Animal rights investigators claim that some traps on land owned by the Queen’s cousin’s could cause distress and suffering.

Britain’s most famous royal photographer, the Queen’s cousin Lord Lichfield, is at the centre of a row over ‘barbaric and cruel’ animal snares found on his country estate.

Lichfield is among several wealthy landowners named in a report by an animal rights group attacking controversial snares used to protect pheasants from predators. The pheasants are reared in pens before they are released to be shot for sport, for lucrative fees.

The League Against Cruel Sports, after a year-long investigation, claims that primitive snares are being used widely across Britain and lead to the death of thousands of animals.

It claims wildlife caught in the traps can suffer intense pain as they spend hours attempting to release themselves. The wire of the trap can eventually sever their necks, killing them, the league claims. They also kill animals for which they are not intended such as badgers, foxes, rabbits and birds of prey.

Although snares are not illegal, the shooting industry has guidelines on their use, which are designed to minimise the suffering they cause.

The league alleges that many of the most prominent shooting estates are failing to adhere to the guidelines. Among them is Ranton Abbey, owned by Lichfield, who is president of the British Association for Conservation and Shooting (BACS), the sport’s governing body, which polices the guidelines. Yet the report claims that photographs show snares on his Staffordshire estate which appear to violate the rules.

The report also says it found evidence of similar breaches on the estate owned by Sir Edward Dashwood, the chairman of the Countryside Alliance’s Campaign for Shooting.

The guidelines aim to ensure that animals caught in a snare can be found quickly by a gamekeeper and killed humanely, normally with a shot to the head.

They state the traps must contain a simple device known as ‘a stop’. This prevents the snare wires cutting deep into the animal’s flesh as it struggles to escape, preventing a painful death. The traps should be fixed down, so that a snared animal cannot run off and suffer for hours before dying through exhaustion or starvation.

The league claims its investigators discovered snares on Lichfield’s estate that were ‘at best bad practice, at worst deliberately cruel’. They found what they claimed to be ‘amateurish’ homemade snares without any stop device and other traps which were left unanchored. At the time of their discovery, the snares were not set, and there is no suggestion that Lichfield knew they were there.

The report also claims that snares at Ranton Abbey were in an area used by badgers, and that they could pose a pose a threat to the active badger community living on the grounds. Under the 1992 Protection of Badgers Act, badgers are one of the most protected animals in Britain.

The league’s study says: ‘The fact that Ranton Abbey is owned by the BASC president makes a mockery of voluntary codes and self-regulation of the shooting industry,’

Such claims were rejected by the BASC on Lichfield’s behalf. A spokesman said: ‘This group of animal rights extremists have been crawling through the undergrowth in search of a scandal.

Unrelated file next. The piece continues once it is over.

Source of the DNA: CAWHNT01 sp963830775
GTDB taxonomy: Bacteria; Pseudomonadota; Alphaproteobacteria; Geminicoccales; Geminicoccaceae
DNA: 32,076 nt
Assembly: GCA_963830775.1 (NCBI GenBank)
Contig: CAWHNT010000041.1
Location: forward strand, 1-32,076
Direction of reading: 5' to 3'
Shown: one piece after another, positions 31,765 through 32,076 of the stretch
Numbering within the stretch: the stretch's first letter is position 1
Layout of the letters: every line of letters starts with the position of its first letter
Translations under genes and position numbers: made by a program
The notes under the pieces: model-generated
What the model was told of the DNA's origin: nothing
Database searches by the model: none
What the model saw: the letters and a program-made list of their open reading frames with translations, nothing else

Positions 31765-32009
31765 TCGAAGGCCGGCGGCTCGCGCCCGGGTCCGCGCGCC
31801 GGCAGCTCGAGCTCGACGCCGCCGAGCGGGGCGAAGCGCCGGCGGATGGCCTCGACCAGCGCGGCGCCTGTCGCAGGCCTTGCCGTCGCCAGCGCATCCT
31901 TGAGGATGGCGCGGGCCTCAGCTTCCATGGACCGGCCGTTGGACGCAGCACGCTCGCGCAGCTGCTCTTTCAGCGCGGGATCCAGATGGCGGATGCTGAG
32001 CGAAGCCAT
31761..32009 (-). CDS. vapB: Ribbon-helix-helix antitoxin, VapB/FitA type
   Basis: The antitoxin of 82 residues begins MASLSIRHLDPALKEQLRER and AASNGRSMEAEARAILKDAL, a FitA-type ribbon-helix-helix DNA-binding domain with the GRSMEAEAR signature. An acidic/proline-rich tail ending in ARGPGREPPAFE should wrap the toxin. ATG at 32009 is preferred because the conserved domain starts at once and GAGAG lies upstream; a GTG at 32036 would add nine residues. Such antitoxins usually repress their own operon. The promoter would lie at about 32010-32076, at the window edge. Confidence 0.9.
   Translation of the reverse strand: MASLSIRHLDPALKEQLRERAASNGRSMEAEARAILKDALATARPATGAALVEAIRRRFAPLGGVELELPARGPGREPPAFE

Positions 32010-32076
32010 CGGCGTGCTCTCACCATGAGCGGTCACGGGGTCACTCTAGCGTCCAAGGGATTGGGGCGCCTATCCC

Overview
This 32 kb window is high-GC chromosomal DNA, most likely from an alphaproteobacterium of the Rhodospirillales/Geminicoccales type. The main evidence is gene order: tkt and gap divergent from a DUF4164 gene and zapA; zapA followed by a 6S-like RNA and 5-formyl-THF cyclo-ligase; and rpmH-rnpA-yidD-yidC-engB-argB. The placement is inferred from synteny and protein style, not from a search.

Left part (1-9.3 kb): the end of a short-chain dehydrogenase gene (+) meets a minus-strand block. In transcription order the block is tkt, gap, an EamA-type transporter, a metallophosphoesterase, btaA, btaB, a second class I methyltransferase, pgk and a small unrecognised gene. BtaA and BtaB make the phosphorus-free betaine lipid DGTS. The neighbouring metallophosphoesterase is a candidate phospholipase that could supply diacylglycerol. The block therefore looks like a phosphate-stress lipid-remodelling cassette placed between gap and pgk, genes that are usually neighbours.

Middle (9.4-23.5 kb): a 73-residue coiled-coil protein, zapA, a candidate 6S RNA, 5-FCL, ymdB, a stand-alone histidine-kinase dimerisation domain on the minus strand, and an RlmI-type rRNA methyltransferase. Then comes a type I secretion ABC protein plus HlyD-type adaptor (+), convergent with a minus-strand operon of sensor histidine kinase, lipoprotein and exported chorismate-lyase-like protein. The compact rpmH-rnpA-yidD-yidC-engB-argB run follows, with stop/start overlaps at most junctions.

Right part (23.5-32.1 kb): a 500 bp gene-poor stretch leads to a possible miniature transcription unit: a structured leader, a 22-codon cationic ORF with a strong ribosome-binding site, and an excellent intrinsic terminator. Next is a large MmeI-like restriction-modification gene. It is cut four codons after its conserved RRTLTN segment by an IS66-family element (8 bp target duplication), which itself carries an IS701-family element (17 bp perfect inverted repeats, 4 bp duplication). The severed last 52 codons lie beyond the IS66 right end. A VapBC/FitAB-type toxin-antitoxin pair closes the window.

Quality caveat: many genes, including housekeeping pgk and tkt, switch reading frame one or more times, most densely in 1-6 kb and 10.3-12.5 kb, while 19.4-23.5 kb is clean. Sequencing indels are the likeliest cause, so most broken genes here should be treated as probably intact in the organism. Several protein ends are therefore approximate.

‘There is no credible evidence that any guidelines have been broken… Lord Lichfield snares for only two weeks a year and only for foxes. All his snares have stops on them.’

The investigators also say they photographed examples of what they claim are ‘cruel snares’ found on the Braden ham estate in Buckinghamshire owned by Dashwood, who is chairman of the Countryside Alliance Campaign for Shooting and one of the country’s leading supporters of pheasant shooting. The league claims it found snares on his land that appeared to violate the industry’s guidelines.

The animal rights group is calling for the manufacture and use of such snares to be banned outright.

Again the league’s claims have been rejected by the Countryside Alliance on behalf of Dashwood. It said snares were a legitimate form of pest control. A spokesman accused the league of ‘mischief making’ and selectively editing evidence to back its attempt to outlaw shooting.

Although snares are currently legal, the Wildlife and Countryside Act states that if a gamekeeper does not inspect the traps at least once a day he could be ‘guilty of an offence’. There is no suggestion that Lichfield or Dashwood has acted illegally.

This is not the first time Dashwood’s estate has been at the centre of controversy over animal cruelty allegations. On 21 April this year, two employees of Bradenham were found guilty of illegally killing a buzzard by battering it to death after trapping the bird in a cage.

The league investigation, which was carried out in 2004, involved visits to dozens of shooting estates across the country. The investigators claim to have discovered several instances where the guidelines appear to have been flouted.

Douglas Batchelor, the league’s chief executive, said: ‘The setting of these snares is absolutely disgraceful. It is … shameful that these snares are still legal.

‘This report is a first step in exposing the overall wanton cruelty of the shooting industry. We have often heard shooting lobby groups trumpet their support for conservation. This evidence undermines that claim and suggests that their idea of conservation is far removed from that of most right-thinking people.’

It emerged last week that shooting estates are set to receive more taxpayers’ money under new rules governing European subsidies.

English landowners who plant game cover – crops which give shelter and food to game birds over the winter – will be able to claim up to £70 an acre. A large country estate which claimed on 50 acres of game crops could earn as much as £3,500.